Trigeneration modeling and building energy use optimization based on a natural gas driven internal combustion engine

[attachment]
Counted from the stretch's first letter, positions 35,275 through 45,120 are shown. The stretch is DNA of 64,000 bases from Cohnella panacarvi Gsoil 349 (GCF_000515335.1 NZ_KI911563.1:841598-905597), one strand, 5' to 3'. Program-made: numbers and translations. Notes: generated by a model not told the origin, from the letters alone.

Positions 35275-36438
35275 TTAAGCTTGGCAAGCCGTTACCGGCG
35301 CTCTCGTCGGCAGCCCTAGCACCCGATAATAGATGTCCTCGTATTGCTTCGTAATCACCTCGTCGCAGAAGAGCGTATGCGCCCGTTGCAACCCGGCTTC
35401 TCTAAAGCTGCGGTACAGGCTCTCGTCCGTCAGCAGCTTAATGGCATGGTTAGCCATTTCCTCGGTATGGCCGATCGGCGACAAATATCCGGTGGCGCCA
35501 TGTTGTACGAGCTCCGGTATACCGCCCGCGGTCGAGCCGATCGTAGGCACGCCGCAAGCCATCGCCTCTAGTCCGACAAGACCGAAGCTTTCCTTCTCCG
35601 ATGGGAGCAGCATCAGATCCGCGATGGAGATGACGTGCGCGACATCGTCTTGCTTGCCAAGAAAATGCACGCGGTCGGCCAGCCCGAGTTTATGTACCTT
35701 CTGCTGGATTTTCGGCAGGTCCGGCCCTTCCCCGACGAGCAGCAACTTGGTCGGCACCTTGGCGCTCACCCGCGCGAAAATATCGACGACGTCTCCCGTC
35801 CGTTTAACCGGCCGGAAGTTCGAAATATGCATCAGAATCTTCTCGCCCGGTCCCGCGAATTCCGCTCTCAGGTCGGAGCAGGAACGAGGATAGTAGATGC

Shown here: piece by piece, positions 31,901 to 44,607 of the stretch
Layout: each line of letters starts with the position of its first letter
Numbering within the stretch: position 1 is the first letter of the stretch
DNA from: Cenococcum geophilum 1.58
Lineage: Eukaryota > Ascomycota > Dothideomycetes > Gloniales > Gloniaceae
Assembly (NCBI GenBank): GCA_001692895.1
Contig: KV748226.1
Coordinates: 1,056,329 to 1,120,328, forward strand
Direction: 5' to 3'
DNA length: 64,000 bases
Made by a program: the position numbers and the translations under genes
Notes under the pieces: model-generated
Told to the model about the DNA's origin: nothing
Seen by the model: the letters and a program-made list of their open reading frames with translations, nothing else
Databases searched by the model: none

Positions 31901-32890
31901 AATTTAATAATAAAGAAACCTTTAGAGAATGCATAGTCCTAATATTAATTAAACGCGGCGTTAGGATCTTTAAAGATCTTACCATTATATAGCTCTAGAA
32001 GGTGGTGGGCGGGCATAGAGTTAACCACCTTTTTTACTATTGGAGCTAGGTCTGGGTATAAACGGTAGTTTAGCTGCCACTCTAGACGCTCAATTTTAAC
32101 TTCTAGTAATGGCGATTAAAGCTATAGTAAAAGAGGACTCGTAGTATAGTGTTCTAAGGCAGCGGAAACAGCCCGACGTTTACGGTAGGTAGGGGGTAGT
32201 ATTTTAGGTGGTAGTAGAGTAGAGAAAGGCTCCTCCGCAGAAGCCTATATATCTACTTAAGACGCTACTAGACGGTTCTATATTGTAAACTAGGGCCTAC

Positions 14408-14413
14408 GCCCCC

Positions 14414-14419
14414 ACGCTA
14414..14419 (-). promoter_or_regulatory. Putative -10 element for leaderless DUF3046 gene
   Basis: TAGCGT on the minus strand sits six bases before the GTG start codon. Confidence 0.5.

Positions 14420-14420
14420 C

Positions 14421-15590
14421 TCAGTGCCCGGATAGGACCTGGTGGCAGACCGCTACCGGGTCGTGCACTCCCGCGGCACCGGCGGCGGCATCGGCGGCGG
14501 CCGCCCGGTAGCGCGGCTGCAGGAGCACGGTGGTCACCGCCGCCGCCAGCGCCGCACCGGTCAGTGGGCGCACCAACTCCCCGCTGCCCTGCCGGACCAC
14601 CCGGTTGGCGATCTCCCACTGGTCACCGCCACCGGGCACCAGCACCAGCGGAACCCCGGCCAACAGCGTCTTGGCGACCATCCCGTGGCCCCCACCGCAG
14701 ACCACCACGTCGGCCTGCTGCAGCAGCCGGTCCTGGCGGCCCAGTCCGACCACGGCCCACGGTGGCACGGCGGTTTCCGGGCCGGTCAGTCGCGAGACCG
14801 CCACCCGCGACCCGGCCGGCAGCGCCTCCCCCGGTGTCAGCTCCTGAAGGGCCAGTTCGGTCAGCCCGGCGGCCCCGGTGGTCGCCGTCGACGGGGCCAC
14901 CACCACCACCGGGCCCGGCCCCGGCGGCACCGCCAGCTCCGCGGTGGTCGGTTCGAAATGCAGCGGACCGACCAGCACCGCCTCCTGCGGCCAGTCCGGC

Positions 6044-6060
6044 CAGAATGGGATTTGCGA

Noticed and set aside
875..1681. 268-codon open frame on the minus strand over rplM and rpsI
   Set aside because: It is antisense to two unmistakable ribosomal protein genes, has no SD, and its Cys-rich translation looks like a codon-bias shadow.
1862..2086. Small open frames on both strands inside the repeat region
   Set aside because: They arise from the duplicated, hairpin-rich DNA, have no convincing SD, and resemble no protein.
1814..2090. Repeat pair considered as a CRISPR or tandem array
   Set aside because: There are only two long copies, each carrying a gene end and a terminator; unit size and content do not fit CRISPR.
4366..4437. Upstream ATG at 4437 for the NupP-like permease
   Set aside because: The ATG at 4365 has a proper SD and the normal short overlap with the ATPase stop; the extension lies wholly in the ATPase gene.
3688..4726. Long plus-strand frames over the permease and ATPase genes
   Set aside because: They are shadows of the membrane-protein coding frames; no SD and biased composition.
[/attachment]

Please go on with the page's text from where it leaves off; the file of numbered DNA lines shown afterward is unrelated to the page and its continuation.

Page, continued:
The need to change the common place and inefficient methods of power generation, distribution and utilization in the power industry have risen with science and technological development, public policy changes, rise in the cost of energy, global warming and environmental pollution issues. Distributed energy power generation (DPEG) offers solutions to many of the current issues with centralized power generation which makes it a worthwhile alternative. By shifting generation location to homes or districts the power user has control independence, transmission losses are eliminated, and greenhouse emissions can be significantly reduced. This research focuses on setting up and optimizing a numerical model of building powered by a district natural gas-powered internal combustion engine direct current (DC) generator (Power Aire 65) designed for tri-generation or combined cooling heating and power (CCHP). Renewable energy is also incorporated and prioritized for greater fuel savings. TRNSYS Simulation Studio is the primary modelling software. Components of the system were linked like it would be in real life and the energy simulation was run. A typical building with conventional floor plans in the Birmingham metropolis was selected for study and a 3D replica was made using SKETCHUP and imported into the TRNSYS environment for further modification and analysis. A critical objective of this research is obtaining a model that generates reasonable and repeatable results that would accurately and completely describe how energy is generated and used in the building with respect to DPEG, CCHP and all allied systems. Optimization and sizing of the system is also critical as the targeted energy utilization factor is 95%. Overall, this research seeks to make available considerable and convincing data that would advance the integration of DPEG and CCHP into the conventional power industry.